After all the expected masquerade groups has gathered at the King Amachree square, the patron goddess of the masquerades (Ekine Alabo) libates to the Amatemeso with a bottle of gin and glass on the completion of the series of plays of the water spirits and the journey back to the Ocean. The Ekine Alabo ask for journey mercies back to the spirit world and also assurance of their return in the next festival. After which, the Akwa Alabo summons the masquerades and Sekiapu for final procession with the Ikikroko drum with Igba Alabo taking the lead and closely followed by the Opu Edi (Head of Sekiapu) and Ekine Alabo. Following this procession is the masquerades Tari Oboko (First paddler in the water spirits canoe). Then comes all the masquerades that had participated in the last series of play with the masquerade ofor (helmsman) in the water spirit canoe taking the lead. It is worthy of note that Tari Okoko and Ofor do not feature in the series of plays, they appear only at Owu-Aru-Sun. The masquerades calmer (The Owu Koribo) who must be a Sekibo escorts the masquerades and are on a line with unmasked sekiapu dressed in elaborate traditional attire of Donne or Woko and capped with either Ajibulu (head dress) or Bolar Hat.
The procession moves around the Amachree square in the usual anti-clockwise direction moving slowly to the special rhythm for Ofor the helmsman, the Akwa Alabo calls the names of the various deities and ancestors with masquerades and Sekiapu of the mentioned houses responding by pointing towards their various shrines, after which they return to the Ekine meeting house for a rest having completed the third round of dance.
At intervals, the comical trickster Ikaki (the tortoise masquerade) entertains by keeping up the interest of spectators and keeping the arena lively.
After about 20-30 minutes of rest the que of masquerade lines up again for another three rounds of display as usual and as it completes this season, the chief drummer changes to the “sending down of the spirits drums” (Owu Iderima Akwa) which special sound means the embarkation of the spirits. At this stage the purification priest retrieves the egg, with his left hand holding the egg, and his right hand holding his irony purification horn, takes the lead of the procession to its final trip. As soon as he approaches the entrance to the southern part of the main street, he backs off from the line and speeds down to the waterside (Owu Sera) with a group of young Sekiapu rushing ahead of him and with their canes, driving women away. All the masquerades following him also backs off at the approach of the main street and follows suit to the waterside.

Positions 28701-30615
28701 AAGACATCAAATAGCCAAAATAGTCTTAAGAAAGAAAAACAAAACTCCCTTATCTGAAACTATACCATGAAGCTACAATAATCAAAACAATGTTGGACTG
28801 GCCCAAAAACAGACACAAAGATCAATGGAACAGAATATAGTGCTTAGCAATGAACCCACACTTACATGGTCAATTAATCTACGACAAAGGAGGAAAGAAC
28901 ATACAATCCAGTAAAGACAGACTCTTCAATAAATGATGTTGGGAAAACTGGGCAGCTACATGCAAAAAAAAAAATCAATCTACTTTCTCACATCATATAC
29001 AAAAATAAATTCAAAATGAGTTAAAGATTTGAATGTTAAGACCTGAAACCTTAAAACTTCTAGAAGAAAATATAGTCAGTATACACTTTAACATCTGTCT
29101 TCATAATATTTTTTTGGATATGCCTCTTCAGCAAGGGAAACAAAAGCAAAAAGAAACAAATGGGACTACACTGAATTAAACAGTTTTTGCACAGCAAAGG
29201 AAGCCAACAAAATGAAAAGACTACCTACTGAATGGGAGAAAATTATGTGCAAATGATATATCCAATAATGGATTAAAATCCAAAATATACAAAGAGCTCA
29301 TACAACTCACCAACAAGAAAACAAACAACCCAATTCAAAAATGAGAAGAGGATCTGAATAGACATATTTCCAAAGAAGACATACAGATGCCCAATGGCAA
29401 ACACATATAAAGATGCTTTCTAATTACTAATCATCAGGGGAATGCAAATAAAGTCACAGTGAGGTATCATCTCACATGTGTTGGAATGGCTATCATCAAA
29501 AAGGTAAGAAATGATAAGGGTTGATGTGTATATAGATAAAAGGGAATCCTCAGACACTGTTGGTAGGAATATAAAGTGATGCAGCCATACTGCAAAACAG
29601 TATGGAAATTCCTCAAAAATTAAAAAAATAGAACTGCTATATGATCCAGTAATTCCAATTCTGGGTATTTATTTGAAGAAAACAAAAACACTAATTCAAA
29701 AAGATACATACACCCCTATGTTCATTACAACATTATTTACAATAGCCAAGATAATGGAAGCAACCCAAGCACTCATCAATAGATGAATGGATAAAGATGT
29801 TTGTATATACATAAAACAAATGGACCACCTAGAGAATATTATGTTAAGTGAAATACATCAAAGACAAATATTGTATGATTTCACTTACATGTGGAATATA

On arrival at the waterside, the purification priest reminds the Gods in an incantation of his request of the previous evening of “a safe journey to the spirit world pleading with the spirit to pilot them safely to the ocean, after which he throws the egg into the river and also passes his ivory horn anti-clockwise round his head and dips it into the water, this action he repeats 7 times which ensures that any evil force among them that may cause disruption of the journey to the spirit world is defeated.
After this purification rite is finished, the masquerade players strip themselves off their head pieces and costumes and each after the other, dives violently into the water which signifies the water spirits are on their journeying back to the ocean, and the masqueraders are escorted by the masquerade calmers back to their various memorial halls where they change into their regular cloths. A few days after this once in a lifetime event, the Ekine Sekiapu rolls the Ikinko drum into the replica of the ancient town well (Ama Sube) which signifies the official closing of the masquerade season.